But It's a Tradition!

I started thinking about the importance of food traditions one night  after one of my favorite Brainfood classes, led by Community MVPs weekly classroom assistant, Ceci and her mom, Fina (her dad also made a guest appearance just in time to taste the food). Ceni and Fina, who are both Cuban, taught MVPs how to make delicious Arroz con Pollo, Tostones with a garlic sauce, and Natilla. When it came time to eat, with each bite of a new dish Ceci would say, “This reminds me of my childhood so much!” Even Fina had to admit that the Arroz con Pollo made by MVPs was better than any version she has made- quite a testimony to how awesome our MVPs are.  Class ended with students interviewing each other about their family’s food traditions, which got me thinking about my family’s food traditions.   

My mom and dad are both German, which means at any given family event there will be foods with sugar and vinegar, meat, potatoes, and more sugar and vinegar.  German potato salad is at every family event regardless of the season; except Thanksgiving- a tradition my grandmother will not budge on despite pleas from anyone who’s ever tried her potato salad.  My other favorites include sour beef and dumplings, rouladen, and deviled eggs.  Food traditions not only bring you closer as a family, but can also bring a community together through local cuisine. As a native Marylander, you start eating crabs before you can walk and learning how to pick them not long after because, let’s face it, no one wants to pick a crab for someone else. Steaming and eating crabs can be an entire experience on its own from trying to catch live crabs that are scurrying across your kitchen floor to spitting out a crab shell and it accidentally falls into someone’s drink. I always look forward to great conversation over a large pile of steamed crabs.
All this talk about tradition made me think about my favorite Brainfood traditions. I have racked my brain and come up with my top 4 favorite Brainfood traditions.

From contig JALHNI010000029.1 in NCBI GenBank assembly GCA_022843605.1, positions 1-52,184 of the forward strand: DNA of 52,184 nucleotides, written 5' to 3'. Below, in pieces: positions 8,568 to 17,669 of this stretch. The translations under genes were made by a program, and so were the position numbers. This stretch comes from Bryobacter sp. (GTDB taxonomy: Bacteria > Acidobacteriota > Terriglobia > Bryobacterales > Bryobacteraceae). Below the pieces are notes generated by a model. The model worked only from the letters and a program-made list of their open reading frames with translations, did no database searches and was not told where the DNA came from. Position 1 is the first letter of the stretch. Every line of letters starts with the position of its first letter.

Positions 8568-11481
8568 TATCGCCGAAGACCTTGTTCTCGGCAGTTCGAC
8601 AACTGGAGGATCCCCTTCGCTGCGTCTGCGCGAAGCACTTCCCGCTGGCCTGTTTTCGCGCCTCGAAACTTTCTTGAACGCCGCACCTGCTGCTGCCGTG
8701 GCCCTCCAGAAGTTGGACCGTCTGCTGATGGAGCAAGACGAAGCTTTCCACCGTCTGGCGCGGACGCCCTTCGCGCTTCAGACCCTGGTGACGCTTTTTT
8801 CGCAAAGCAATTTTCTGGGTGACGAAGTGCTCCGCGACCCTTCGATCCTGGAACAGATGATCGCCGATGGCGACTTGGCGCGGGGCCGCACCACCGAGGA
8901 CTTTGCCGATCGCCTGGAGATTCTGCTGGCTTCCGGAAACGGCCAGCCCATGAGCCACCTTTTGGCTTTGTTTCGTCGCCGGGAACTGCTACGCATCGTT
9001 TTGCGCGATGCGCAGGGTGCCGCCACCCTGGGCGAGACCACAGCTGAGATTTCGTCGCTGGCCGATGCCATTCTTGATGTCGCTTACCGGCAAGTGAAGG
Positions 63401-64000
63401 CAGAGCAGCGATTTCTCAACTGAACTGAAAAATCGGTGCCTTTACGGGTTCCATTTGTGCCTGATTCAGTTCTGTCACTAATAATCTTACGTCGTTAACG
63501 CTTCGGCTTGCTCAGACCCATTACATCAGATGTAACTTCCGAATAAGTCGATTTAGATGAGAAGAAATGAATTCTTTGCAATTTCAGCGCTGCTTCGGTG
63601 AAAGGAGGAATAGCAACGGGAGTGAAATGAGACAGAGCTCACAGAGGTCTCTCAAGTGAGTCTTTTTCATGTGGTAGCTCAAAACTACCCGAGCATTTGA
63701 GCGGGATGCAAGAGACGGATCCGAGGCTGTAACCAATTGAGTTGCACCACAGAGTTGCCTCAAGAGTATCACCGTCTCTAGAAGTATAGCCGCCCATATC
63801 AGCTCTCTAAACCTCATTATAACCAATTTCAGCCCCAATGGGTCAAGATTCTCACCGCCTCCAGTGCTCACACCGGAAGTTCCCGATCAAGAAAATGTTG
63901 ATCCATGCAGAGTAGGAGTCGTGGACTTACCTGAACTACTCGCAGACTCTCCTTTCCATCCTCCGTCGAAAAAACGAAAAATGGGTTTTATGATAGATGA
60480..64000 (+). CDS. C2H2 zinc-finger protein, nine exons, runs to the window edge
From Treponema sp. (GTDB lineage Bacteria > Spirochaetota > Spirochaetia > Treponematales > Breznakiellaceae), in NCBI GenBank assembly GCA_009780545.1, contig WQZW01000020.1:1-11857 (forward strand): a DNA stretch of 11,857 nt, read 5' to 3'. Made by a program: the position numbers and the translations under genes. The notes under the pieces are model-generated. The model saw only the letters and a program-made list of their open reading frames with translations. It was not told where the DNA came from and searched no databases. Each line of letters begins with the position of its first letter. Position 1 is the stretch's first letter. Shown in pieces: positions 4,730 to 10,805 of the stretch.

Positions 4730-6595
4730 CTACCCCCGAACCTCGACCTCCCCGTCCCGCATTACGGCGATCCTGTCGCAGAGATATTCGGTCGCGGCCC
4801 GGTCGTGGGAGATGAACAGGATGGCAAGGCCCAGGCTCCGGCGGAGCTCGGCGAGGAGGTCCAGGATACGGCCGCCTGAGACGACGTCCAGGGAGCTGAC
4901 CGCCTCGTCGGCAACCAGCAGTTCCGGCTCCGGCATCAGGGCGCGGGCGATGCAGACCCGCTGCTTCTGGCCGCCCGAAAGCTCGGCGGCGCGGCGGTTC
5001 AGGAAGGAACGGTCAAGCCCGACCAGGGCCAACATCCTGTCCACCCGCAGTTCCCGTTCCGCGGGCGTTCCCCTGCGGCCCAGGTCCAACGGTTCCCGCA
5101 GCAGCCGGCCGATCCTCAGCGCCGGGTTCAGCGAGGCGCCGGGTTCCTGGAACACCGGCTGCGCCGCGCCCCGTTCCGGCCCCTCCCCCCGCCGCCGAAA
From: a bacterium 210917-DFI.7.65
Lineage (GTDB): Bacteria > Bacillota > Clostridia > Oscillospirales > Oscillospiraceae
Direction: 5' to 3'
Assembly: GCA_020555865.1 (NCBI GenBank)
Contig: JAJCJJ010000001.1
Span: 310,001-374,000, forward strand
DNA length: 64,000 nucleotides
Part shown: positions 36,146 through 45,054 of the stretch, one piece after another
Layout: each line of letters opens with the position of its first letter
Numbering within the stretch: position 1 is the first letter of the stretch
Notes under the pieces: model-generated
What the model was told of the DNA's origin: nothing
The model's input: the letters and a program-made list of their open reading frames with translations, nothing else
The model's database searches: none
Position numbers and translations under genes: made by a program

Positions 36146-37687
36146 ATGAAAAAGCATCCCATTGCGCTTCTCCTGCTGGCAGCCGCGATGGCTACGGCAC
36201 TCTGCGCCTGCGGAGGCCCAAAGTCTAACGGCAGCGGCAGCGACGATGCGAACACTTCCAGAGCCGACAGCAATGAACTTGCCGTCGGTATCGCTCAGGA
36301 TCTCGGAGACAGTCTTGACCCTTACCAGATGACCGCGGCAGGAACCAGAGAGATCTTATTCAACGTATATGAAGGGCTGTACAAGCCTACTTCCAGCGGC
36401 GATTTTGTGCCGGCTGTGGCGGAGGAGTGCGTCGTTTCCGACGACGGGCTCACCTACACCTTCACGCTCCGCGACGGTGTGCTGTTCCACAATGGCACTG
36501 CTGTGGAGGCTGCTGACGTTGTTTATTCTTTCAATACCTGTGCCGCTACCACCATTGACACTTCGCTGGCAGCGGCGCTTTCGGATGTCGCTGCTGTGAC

4. Group Expectations: If you’ve ever attended a Brainfood class, you know the first thing on the agenda is group expectations.  It is a great way to transition from the after school chatter that students are engaging in when they come through the door to the focus required during a Brainfood class. Students each say one thing they will work on during class from a list that has been generated by students, from trying a new food to being respectful when others are talking. It’s a great way for students to hold themselves accountable to the kind of positive behaviors and attitudes that make Brainfood great. 

3. Garden Trips: I started two summers ago at Brainfood as the Garden intern, so Brainfood’s Youth Garden holds a special place in my heart.  Unfortunately, not all of our students feel the same way.  Don’t get me wrong, they love that we have a garden and MVPs always tell the audience when we have an ingredient from our Brainfood garden, they just don’t necessarily want to be the ones doing the harvesting.  Every year each class has the ever-so-coveted Brainfood Youth Garden field trip.  I can remember helping out during last year’s when students made a massaged kale salad with both kale and kale flowers from the garden. Students were not thrilled about putting flowers in their salad, but after some encouragement from staffers they gave it a try. And much to their surprise, they loved it.  That’s what I love about our students - their willingness to try just about anything. It’s great to see that willingness extend to the garden.

2. The Amazing Food: I can honestly say that of the foods I have tried (nut allergies prevent me from trying some dishes) there has never been one I haven’t liked.  Sure during the beginning of the year things didn’t always look like they should, but the taste was always on point.  When students made sushi, I ate so many leftovers I couldn’t even think about sushi for weeks, but I didn’t care because it was just that good. Before Brainfood, I never really thought about trying new foods, but I was committed to trying as much new food as possible when I became a weekly classroom assistant. Our students’ skills and creativity continue to grow after each class, both in and out of the kitchen. 

1.    Daily Coffee Reminders from Carina: My all-time favorite Brianfood tradition has been a running joke since I started.  I’ve never been a big coffee drinker, which is my way of saying I don’t drink coffee. When I first told Carina this, she made it her mission to convert me into a coffee drinker. It started off as subtle coffee questions like, “Sure you don’t want any coffee from Starbucks Micheley?”  It has now grown into a daily reminder that you are supposed to have a cup of coffee between the hours of 11am and 2pm.  I’ll never see myself having a cup of coffee at the office, but I can’t help but smile when Carina looks up from her computer and says, “Micheley guess what time it is? It’s coffee time!”

Having traditions with family, friends, and even co-workers is so important. Traditions are a way to break from the craziness that is our every-day life and remind us how important it is to spend time with those who are close to us. I know I can get so wrapped up in my technology-filled world, so it’s nice to take a step back in time and enjoy the food that I love with the people that I love.


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